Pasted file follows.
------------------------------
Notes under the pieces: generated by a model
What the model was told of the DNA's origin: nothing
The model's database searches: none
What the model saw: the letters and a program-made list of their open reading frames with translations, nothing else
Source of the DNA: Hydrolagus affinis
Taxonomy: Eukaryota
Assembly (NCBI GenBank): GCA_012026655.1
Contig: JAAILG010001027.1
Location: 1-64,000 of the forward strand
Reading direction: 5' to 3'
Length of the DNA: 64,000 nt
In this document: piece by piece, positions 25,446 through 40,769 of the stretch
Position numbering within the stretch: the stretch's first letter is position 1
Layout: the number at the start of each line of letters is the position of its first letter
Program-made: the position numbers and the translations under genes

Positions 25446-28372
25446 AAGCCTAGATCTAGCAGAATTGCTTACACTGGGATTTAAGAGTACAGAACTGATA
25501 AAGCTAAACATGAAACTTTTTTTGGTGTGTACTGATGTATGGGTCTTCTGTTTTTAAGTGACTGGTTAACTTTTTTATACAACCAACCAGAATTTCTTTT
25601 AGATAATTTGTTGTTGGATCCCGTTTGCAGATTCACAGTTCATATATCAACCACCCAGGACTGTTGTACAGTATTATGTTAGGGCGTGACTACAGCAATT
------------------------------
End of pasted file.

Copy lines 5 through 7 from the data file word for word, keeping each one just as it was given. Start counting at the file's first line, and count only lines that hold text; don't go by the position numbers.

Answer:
Source of the DNA: Hydrolagus affinis
Taxonomy: Eukaryota
Assembly (NCBI GenBank): GCA_012026655.1